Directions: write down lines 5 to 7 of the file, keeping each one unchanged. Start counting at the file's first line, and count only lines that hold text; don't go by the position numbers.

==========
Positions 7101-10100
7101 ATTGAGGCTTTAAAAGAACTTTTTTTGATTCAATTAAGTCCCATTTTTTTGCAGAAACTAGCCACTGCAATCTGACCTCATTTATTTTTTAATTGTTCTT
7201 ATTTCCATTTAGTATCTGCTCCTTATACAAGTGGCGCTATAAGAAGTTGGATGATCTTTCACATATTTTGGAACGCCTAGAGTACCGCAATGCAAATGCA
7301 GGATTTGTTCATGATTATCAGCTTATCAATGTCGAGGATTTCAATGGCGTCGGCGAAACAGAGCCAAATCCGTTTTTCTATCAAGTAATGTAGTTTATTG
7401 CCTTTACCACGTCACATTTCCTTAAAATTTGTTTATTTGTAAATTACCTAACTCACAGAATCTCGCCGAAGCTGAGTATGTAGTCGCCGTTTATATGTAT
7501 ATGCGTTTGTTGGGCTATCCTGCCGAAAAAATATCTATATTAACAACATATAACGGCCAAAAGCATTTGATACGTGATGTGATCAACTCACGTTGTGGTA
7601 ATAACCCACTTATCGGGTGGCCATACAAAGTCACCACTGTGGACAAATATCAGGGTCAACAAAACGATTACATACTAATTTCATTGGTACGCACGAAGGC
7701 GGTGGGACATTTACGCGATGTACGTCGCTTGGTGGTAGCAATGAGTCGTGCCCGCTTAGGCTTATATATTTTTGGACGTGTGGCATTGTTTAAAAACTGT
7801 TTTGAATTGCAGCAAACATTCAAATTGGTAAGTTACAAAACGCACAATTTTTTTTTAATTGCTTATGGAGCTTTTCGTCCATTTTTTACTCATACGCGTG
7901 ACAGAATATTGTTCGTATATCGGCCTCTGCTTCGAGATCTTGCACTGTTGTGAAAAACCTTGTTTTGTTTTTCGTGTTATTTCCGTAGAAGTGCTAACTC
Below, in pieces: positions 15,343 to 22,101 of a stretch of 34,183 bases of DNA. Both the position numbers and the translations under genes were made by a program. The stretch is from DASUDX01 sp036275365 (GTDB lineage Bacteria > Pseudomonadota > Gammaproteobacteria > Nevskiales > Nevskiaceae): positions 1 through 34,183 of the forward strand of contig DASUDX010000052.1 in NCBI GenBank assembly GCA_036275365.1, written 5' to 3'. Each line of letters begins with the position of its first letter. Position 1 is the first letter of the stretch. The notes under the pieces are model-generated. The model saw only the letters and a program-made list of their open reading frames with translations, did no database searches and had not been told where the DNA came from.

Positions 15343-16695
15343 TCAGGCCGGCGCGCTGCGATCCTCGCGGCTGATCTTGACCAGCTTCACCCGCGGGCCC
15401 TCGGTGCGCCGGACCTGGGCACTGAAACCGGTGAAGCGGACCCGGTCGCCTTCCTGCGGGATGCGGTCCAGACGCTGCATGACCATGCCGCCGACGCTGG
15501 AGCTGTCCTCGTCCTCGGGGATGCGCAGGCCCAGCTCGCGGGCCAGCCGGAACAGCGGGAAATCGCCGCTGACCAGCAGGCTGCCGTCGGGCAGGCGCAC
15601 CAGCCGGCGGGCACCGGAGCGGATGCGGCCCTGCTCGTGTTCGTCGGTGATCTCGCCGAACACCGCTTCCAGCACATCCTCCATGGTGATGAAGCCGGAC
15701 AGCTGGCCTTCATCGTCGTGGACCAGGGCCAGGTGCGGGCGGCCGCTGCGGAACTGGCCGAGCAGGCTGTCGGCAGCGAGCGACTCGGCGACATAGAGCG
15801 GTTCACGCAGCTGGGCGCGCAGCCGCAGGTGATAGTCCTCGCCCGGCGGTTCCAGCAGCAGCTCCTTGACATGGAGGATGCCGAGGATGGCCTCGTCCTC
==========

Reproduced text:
7401 CCTTTACCACGTCACATTTCCTTAAAATTTGTTTATTTGTAAATTACCTAACTCACAGAATCTCGCCGAAGCTGAGTATGTAGTCGCCGTTTATATGTAT
7501 ATGCGTTTGTTGGGCTATCCTGCCGAAAAAATATCTATATTAACAACATATAACGGCCAAAAGCATTTGATACGTGATGTGATCAACTCACGTTGTGGTA
7601 ATAACCCACTTATCGGGTGGCCATACAAAGTCACCACTGTGGACAAATATCAGGGTCAACAAAACGATTACATACTAATTTCATTGGTACGCACGAAGGC